RDS NW e-bulletin – September 2023

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RDS NW e-bulletin

September 2023


Paving the way for the new NIHR Research Support Service

For nearly 15 years, the NIHR Research Design Service North West (RDS NW) has been supporting researchers in Health, Social Care and Public Health to apply for research funding. This has not only been NIHR research funding but has also included charity and research council funding. We have helped nearly 4000 research grant applications and supported successful research grants with over £266 million of grant income into North West organisations.

We have provided advice in all areas of developing a research grant application, not just in research design and methodology but in other areas e.g. Grant application writing, Public Involvement in research, identifying appropriate research funding programmes and identifying appropriate collaborators.

All this has helped to ensure high quality research is delivered, leading to health and care benefits for patients, service users, carers and the public.

The RDS NW will be closing it doors to new advice requests on 30 September 2023, ready for the new national service, the NIHR Research Support Service (RSS), to start on 1 October 2023. The RSS will support researchers with their funding applications, providing both pre- and post-application support as well as opportunities for collaboration.

So, in our final e-bulletin we would just like to end by thanking all those who have accessed our service, helped spread the word about our service, worked with us, our staff past and present, and our public contributors. Without whom we would not have been able to get £266 million of research funded for North West organisations.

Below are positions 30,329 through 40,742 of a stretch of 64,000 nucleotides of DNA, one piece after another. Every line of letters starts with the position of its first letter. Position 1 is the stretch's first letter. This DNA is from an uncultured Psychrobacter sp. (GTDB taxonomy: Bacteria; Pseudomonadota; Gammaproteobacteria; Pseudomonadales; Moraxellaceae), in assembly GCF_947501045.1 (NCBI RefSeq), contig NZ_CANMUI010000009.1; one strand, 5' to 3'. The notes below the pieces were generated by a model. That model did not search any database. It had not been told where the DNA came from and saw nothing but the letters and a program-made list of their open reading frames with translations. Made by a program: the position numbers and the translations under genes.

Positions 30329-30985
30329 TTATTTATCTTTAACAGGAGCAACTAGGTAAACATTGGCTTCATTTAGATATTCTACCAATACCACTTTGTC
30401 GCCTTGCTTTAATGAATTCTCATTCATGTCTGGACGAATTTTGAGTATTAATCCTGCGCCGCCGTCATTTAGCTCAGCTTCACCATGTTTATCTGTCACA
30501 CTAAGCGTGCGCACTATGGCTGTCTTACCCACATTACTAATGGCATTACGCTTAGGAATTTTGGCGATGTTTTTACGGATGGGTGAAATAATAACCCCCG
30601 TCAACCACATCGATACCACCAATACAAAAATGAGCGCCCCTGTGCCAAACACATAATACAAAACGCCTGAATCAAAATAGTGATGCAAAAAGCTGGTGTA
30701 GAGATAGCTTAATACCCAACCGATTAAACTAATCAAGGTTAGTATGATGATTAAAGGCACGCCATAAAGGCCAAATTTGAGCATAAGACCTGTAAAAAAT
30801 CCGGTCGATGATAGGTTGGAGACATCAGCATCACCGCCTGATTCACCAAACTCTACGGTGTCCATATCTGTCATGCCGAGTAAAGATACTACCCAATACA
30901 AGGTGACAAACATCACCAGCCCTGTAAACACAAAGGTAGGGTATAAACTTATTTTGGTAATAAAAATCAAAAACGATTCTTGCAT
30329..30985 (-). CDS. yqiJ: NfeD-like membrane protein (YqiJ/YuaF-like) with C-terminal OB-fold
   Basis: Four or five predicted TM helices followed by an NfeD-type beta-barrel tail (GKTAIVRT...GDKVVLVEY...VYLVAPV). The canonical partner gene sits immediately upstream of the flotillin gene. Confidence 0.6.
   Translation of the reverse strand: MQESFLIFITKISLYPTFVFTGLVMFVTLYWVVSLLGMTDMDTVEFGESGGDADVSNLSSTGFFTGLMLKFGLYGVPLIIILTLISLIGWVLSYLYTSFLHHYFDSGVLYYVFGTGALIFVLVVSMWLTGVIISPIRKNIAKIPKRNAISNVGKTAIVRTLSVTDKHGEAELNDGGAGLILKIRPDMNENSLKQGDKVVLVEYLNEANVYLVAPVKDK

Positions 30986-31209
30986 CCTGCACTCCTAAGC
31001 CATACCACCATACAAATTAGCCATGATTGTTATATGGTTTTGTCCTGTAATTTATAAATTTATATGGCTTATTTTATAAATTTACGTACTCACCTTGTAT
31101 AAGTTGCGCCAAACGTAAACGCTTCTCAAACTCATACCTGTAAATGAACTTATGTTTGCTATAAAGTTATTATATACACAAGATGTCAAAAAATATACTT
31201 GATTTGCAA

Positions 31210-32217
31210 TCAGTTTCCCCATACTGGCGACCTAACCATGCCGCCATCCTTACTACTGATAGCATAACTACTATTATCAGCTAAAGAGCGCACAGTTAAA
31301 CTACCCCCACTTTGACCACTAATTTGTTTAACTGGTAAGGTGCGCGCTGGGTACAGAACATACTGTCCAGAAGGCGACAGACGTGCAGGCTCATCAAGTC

New Research Programme for Social Care

The NIHR Research for Social Care (RfSC) programme has been replaced with the NIHR’s new Research Programme for Social Care (RPSC), with the programme’s first call available now.

The Director of the programme is Professor Martin Knapp.

The new £10m funding programme, focusing on social care research will fund research which generates evidence to improve, expand and strengthen the way social care is delivered for users of care services, carers, the social care workforce, and the public.

RPSC will fund research focused on improving social care for both adults and children. The programme is encouraging applications from researchers at all stages of their careers. Funding will be available for a wide range of social care research topics and research designs.


Valuing the role of the voluntary, community, faith and social enterprise sector in social care research report

The voluntary, community, faith and social enterprise (VCFSE) sector is a major source of health, care and wellbeing support to millions of people in England. It provides a very broad array of services, with and on behalf of statutory health and care providers, such as NHS trusts and local authority organisations.